“Many thanks for turning out today at such short notice and providing the benefit of your expertise and knowledge. It was evident the Client was extremely relieved that this matter was being investigated expeditiously.”

Chaz Winterton

Crawford & Company

“I just wanted to say thank you for all your help and the information you found was of real insight. Thank you again for all your help.”

Stewart Hargreaves

William Strikes Ltd

“I just wanted to say thank you for all of your hard work preparing the Hawkins report. Please pass on my thanks to the rest of the team. We really appreciate the hours you have all put in and I know the client is pleased with your work.”

Philippa Jones

Womble Bond Dickinson (UK) LLP

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Related areas of expertise


Losses involving metallurgical failures occur in a wide range of industrial and domestic environments and can lead to high value claims or even loss of life.

Drains, Sewers & Septic Tanks

Few of us like to think too much about how wastewater or surface water run-off from their home, workplace or business gets to a place of treatment and/or safe disposal to the environment. But, when the infrastructure that either transports or treats this water fails, the resultant problems can be unpleasant, costly to rectify and damaging to the environment.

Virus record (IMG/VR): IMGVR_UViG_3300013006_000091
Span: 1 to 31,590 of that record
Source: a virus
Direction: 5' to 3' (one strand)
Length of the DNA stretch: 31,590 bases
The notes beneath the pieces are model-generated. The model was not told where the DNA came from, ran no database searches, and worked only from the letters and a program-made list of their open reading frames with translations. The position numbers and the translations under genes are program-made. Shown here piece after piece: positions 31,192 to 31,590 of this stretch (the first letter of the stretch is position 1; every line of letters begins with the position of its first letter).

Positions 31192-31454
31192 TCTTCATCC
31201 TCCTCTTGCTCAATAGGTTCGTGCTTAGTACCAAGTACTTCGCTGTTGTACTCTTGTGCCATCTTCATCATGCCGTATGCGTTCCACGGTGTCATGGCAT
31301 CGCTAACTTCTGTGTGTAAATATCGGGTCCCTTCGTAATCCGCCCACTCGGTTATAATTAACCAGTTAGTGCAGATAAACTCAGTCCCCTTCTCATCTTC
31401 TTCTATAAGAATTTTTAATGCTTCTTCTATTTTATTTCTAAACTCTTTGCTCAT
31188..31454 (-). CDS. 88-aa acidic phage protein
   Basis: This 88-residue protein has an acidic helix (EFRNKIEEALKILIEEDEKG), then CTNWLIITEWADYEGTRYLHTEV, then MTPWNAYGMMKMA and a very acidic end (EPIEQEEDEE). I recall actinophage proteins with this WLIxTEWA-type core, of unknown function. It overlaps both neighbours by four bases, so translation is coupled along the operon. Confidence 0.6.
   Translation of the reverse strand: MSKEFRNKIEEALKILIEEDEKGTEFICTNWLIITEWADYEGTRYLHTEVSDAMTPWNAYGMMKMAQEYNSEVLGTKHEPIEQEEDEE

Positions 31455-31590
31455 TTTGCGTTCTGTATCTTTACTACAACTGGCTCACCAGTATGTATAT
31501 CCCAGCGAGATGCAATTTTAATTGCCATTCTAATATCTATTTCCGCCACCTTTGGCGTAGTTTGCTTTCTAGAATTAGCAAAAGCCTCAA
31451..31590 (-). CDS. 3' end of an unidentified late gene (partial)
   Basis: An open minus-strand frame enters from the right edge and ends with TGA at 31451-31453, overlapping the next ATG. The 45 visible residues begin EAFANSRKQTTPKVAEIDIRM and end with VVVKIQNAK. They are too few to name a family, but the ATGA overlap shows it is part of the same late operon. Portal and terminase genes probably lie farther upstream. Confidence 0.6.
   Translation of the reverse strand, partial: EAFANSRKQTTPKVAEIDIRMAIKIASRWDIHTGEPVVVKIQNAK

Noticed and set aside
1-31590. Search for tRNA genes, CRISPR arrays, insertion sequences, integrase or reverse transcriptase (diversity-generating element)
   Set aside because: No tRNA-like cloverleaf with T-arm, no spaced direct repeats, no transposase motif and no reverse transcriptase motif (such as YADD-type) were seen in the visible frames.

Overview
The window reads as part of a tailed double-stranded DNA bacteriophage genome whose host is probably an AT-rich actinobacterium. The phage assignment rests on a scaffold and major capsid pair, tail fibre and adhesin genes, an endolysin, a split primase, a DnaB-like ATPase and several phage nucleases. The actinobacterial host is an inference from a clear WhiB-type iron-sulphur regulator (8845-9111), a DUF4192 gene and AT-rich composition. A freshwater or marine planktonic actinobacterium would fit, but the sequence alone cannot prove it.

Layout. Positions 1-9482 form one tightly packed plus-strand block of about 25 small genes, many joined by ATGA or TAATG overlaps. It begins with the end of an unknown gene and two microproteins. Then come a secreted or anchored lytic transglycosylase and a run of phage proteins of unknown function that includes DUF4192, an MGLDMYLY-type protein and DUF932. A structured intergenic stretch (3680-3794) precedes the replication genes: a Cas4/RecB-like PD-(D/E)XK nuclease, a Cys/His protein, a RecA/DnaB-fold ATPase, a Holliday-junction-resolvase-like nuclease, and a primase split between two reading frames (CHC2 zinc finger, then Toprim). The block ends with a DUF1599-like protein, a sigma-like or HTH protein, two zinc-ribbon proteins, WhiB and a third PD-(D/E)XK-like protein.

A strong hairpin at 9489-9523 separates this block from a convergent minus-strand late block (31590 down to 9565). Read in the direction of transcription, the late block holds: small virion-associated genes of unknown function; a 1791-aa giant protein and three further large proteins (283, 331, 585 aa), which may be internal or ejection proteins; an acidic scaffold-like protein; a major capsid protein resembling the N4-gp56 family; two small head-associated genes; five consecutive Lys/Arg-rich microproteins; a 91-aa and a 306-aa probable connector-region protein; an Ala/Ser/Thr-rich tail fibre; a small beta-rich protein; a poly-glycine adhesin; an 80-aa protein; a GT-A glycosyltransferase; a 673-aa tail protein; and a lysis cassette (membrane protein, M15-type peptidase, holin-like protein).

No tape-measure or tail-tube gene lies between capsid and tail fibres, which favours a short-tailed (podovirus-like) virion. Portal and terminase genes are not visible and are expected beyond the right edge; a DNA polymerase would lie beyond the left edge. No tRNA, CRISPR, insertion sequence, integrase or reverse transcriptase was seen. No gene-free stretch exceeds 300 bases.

Flooding & Hydrology

Flooding is the most significant disaster risk in the UK. Flooding is estimated to cost the economy about £1 billion per year. More frequent, more intense storms resulting from climate change, and inappropriate developments in floodplains will put more people and property at risk in the future and will increase the impact of flooding. It is projected that the annual cost of flooding could be up to four times higher by the end of the century.

Chemical & Process Engineering

Chemical Engineering and Process Engineering are essentially interchangeable terms, whether it is engineering chemistry to make a desired product on the industrial scale for example a pharmaceutical drug or a beer or simply process materials for some beneficial purpose for example in water treatment or renewable power generation.

Related Insights

Hawkins is often instructed to investigate escapes of oil products such as kerosene heating oil and diesel from storage tanks, and pipelines in domestic and commercial situations, as well as within and on the roofs of buildings.
The power generation market is complex and frequently changing. There is a wide variety of generating assets ranging from very traditional (steam turbines powered by burning coal), similar turbines powered by nuclear reactors, gas turbines that directly drive generators and may also provide their waste heat to boilers (to drive a steam turbine), reciprocating (piston) engines, hydro turbines, through to more recent (and immature) technologies such as wind turbines and solar (usually in the form of photovoltaics, known as ‘PV’ or ‘solar panels’).